We do not agree that eliminating the phrase “at least” necessarily precludes the nominating committee from nominating more than one individual per vacancy. The letter from the credit union does not state why it wanted to make this change. If an FCU wanted to preclude more than one nomination per vacancy, the language in the bylaw should be more precise, for example, stating that the nominating committee must nominate one, and no more than one, candidate for each vacancy. As noted above, we would have no objection to a bylaw limiting the nominating committee to presenting one candidate per vacancy.
You indicate your concern that the amendment limits member involvement and could delay the election process if the sole nominee withdraws. Member involvement is safeguarded through the requirement that the FCU bylaws must provide either for nominations by petition or from the floor at the annual meeting. While nominees may withdraw, the standard bylaw does not require multiple candidates so that is a potential problem that exists in any event. Moreover, we note that another provision [redacted] proposes to add mitigates the potential of candidates withdrawing. [redacted] proposes to add to its bylaw a provision requiring the nominating committee to determine “that the persons nominated are agreeable to the placing of their names in nomination and will accept office if elected.” This provision is part of the standard FCU Bylaws adopted in October 1999.
Definition Of “Members Of Their Immediate Families”
[redacted] wants to amend its current bylaw regarding the definition of immediate family member. Specifically, [redacted] wants to include “any domestic partner or companion living ... in the same household with a credit union member” within its definition that includes “any relative by blood or marriage.” [redacted] request indicates that it was unaware that FCUs could no longer write their own definition of immediate family member.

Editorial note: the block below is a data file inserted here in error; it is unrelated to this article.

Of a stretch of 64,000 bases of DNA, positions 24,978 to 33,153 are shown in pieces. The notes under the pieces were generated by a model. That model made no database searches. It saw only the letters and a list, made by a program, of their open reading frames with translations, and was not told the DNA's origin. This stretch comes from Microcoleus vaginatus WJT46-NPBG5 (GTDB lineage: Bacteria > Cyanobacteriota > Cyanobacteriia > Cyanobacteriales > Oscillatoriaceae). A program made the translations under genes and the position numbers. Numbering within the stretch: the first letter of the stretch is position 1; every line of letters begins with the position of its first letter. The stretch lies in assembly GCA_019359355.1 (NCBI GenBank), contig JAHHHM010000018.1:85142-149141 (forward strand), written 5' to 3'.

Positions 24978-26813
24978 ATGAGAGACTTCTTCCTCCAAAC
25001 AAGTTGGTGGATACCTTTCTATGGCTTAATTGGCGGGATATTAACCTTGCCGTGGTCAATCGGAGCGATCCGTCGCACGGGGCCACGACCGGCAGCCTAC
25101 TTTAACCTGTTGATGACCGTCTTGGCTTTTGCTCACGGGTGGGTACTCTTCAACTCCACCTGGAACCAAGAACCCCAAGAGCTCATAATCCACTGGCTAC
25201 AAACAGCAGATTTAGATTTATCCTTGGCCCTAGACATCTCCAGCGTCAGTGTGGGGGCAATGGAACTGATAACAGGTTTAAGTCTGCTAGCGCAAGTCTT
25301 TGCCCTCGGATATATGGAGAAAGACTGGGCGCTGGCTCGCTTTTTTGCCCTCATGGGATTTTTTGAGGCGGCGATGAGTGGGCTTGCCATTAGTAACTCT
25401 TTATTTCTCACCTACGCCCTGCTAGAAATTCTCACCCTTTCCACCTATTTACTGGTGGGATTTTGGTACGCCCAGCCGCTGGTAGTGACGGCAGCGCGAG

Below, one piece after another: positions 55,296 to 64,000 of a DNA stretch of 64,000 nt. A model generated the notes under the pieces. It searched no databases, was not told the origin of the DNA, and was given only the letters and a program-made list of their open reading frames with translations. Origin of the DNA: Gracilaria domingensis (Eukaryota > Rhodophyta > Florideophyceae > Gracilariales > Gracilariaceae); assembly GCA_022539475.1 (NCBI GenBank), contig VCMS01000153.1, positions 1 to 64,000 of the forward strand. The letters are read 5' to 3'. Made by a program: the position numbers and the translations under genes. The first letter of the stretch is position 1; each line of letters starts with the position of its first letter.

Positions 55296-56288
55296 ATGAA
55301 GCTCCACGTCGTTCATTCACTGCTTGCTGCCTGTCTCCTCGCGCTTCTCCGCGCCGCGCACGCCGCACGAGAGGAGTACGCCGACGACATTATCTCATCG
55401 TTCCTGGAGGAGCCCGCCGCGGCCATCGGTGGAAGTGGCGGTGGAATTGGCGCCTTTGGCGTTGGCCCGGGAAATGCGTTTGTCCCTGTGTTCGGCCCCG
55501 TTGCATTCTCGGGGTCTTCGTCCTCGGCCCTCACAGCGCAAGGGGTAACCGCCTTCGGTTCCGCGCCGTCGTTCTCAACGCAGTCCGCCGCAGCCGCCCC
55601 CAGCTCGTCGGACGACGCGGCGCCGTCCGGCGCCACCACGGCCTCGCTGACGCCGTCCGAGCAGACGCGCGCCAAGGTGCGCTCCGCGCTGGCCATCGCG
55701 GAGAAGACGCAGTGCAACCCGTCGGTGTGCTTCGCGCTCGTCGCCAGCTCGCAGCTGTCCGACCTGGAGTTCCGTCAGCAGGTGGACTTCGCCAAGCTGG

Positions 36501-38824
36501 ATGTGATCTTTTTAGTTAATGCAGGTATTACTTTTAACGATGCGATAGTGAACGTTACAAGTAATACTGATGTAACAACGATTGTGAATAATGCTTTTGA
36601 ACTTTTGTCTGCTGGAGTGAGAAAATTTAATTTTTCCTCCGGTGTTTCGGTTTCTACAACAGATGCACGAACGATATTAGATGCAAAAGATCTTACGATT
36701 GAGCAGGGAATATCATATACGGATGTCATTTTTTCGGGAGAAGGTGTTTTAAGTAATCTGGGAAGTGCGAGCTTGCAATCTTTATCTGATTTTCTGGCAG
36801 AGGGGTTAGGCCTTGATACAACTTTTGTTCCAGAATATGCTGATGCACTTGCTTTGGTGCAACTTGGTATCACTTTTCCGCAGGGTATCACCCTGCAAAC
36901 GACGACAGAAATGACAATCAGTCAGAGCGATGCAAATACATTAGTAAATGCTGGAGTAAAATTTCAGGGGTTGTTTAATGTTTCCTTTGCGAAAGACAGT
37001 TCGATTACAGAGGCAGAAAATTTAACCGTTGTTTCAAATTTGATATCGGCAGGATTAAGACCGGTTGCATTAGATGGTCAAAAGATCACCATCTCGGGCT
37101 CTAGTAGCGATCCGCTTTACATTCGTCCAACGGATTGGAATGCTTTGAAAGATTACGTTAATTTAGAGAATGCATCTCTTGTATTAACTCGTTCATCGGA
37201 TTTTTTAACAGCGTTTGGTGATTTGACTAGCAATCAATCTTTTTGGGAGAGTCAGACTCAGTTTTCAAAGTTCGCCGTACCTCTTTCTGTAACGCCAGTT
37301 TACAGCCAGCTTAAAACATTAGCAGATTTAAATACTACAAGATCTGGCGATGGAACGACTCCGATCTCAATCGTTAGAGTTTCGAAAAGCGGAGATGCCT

Prior to the enactment of the Credit Union Membership Access Act (CUMAA), FCUs could define “immediate family member” in their bylaws. CUMAA required the NCUA to define immediate family member by regulation. 12 U.S.C. §1759(e)(1). You have correctly noted in your letter to [redacted], dated September 7, 2000, that the NCUA’s Chartering and Field of Membership Manual now provides definitions of “immediate family member” and “household.”
In responding to [redacted], we suggest you clarify that, as a result of amendments to the FCU Act, FCUs may not have a definition of immediate family member any broader than that provided in the Chartering Manual. You may want to note that the FCU Bylaws adopted in October 1999 have the same definitions of immediate family member and household as are contained in the Chartering Manual. You may also want to note that the definition of “household” in the Chartering Manual may be sufficiently broad to accomplish the goal [redacted] sought to achieve through the proposed amendment and, therefore, you may want to suggest that the credit union adopt the definitions provided in the Art. XVIII, Sec. 2 of the FCU Bylaws.
cc: All Regional Directors